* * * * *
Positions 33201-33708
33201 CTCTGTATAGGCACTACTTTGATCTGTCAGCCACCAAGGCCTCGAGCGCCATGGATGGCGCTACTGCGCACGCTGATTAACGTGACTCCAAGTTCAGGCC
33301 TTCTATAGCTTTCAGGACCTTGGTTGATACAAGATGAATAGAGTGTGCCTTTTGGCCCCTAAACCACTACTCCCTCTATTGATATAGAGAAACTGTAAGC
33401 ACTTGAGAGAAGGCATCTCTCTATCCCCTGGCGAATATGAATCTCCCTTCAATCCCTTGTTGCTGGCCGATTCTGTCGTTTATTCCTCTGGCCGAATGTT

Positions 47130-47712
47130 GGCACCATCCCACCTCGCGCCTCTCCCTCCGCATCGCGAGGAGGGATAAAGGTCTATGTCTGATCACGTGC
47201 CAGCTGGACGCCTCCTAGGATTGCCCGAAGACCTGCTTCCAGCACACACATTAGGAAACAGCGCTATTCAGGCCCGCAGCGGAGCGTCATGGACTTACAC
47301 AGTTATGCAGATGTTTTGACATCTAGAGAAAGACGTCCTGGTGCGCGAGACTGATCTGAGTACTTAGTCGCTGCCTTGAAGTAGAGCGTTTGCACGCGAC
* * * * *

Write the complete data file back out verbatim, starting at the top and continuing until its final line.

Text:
Positions 33201-33708
33201 CTCTGTATAGGCACTACTTTGATCTGTCAGCCACCAAGGCCTCGAGCGCCATGGATGGCGCTACTGCGCACGCTGATTAACGTGACTCCAAGTTCAGGCC
33301 TTCTATAGCTTTCAGGACCTTGGTTGATACAAGATGAATAGAGTGTGCCTTTTGGCCCCTAAACCACTACTCCCTCTATTGATATAGAGAAACTGTAAGC
33401 ACTTGAGAGAAGGCATCTCTCTATCCCCTGGCGAATATGAATCTCCCTTCAATCCCTTGTTGCTGGCCGATTCTGTCGTTTATTCCTCTGGCCGAATGTT

Positions 47130-47712
47130 GGCACCATCCCACCTCGCGCCTCTCCCTCCGCATCGCGAGGAGGGATAAAGGTCTATGTCTGATCACGTGC
47201 CAGCTGGACGCCTCCTAGGATTGCCCGAAGACCTGCTTCCAGCACACACATTAGGAAACAGCGCTATTCAGGCCCGCAGCGGAGCGTCATGGACTTACAC
47301 AGTTATGCAGATGTTTTGACATCTAGAGAAAGACGTCCTGGTGCGCGAGACTGATCTGAGTACTTAGTCGCTGCCTTGAAGTAGAGCGTTTGCACGCGAC